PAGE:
PARTS of rural Britain have become a ‘poachers’ paradise’ because of reductions in police manpower, West Somerset’s MP has claimed.

Conservative Ian Liddell-Grainger says a cynical disregard of rural crime by police forces has exposed livestock farmers to huge and unsustainable losses.

Now, he says, the Government must prioritise the countryside as it implements its pledge to increase police manpower.

However Avon and Somerset Police says it has maintained the neighbourhood teams of PCs and PCSOs based in the district’s communities, including rural areas, throughout the austerity period.

Mr Liddell-Grainger said the gradual withdrawal of police resources from the countryside was now leaving farmers unacceptably exposed to the activities of criminal gangs.

“Rustlers are getting more and more brazen in their activities, their hauls are getting larger and they are even operating in daylight – all because they know the chances of them ever getting caught are close to zero,” he said.

“The days when police would organise observation patrols in areas where rustling was known to be taking place have long gone. It’s become a poachers’ paradise out there."

Mr Liddell-Grainger said complaints about the lack of police in the countryside had continued to mount up.

He added “Farmers have pretty much given up hope of ever recovering stolen machinery or equipment; all they are offered is a crime number to pass on to their insurers.”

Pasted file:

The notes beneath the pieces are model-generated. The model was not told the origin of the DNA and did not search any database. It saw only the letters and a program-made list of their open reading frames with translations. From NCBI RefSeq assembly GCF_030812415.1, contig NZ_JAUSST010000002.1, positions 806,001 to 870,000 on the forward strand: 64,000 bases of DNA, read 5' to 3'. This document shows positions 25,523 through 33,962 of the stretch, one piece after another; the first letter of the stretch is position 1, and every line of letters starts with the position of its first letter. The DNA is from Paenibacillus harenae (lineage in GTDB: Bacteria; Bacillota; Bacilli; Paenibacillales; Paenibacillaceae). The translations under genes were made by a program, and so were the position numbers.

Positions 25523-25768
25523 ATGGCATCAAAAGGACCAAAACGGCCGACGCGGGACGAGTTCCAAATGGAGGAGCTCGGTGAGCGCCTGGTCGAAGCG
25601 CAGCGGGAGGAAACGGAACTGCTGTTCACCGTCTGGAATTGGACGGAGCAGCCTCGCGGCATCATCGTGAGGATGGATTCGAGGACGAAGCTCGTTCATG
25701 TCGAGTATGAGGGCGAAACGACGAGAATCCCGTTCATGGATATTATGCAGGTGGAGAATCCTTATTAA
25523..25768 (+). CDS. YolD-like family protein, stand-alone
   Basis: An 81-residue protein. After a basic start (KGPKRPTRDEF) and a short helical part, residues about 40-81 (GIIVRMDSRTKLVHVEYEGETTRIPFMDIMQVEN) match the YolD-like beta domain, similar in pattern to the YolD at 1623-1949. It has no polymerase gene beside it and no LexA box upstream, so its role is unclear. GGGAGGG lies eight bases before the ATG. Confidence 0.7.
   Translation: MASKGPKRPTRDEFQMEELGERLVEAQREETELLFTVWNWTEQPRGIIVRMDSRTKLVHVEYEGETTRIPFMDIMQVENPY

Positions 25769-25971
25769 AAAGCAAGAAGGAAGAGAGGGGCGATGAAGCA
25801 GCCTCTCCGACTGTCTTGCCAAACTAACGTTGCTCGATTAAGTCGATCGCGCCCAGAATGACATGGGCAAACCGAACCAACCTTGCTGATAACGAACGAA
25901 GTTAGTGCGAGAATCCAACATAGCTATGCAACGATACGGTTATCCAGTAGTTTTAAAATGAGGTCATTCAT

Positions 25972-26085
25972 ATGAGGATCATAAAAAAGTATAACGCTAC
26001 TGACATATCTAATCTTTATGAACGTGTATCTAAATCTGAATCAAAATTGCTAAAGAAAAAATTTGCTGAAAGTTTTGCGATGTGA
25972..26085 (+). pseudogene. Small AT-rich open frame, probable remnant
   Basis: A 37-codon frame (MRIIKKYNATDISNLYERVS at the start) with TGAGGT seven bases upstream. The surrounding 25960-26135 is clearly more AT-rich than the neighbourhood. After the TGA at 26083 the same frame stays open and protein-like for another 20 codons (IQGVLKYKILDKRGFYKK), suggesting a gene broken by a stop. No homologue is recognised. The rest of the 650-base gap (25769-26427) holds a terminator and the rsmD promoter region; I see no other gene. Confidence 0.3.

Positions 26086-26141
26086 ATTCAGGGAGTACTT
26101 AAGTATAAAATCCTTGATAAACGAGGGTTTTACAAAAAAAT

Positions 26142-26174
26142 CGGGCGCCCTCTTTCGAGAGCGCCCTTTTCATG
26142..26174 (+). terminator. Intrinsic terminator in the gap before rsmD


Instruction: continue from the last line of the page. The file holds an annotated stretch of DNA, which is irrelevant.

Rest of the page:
Avon and Somerset Police says it kept the neighbourhood teams of PCs and PCSOs - including in rural areas - despite austerity measures imposed by the government.

A police spokesman said: “We’ve had to make difficult decisions to close police stations and have lost more than 700 police officers from other teams.

“However during this time we have also invested in a Rural Crime Team whose role is to engage with our rural communities, offering support, sharing information on criminal activity, promoting crime prevention advice and encouraging people to report incidents.

"Our Rural Crime Forum is another way we listen and we urge people to join Farm Watch.

“Our figures show a reduction in reported rural crime since 2017 of 36 per cent.
“There were 1176 incidents given a rural crime tag in 2017, 1,010 in 2018 and 747 last year.
“In 2018 we had two reported incidents in which the theft of sheep or cattle were recorded, which increased in 2019 to six.

“We always encourage people to report crime. We need to have an accurate picture of what’s happening, so that we can deploy our resources most effectively.”

Avon and Somerset Police and Crime Commissioner Sue Mountstevens she was aware of the devastating impact rural crime can have on local people.

PCC Mountstevens said: “Despite police cuts in recent years, we have invested in a Rural Crime Team who have continued to engage with rural communities, offer crime prevention advice, share information about criminal activity and reassure local people. 

"We have also invested in a Wildlife Officer who encouraging local people to report wildlife crime and working with various partner organisations to tackle this issue.

“We encourage people who live in rural communities to join Farm Watch, Horse Watch or Neighbourhood Watch schemes. 

"By working together with the police and sharing knowledge, local people can help the Constabulary to deter criminals.”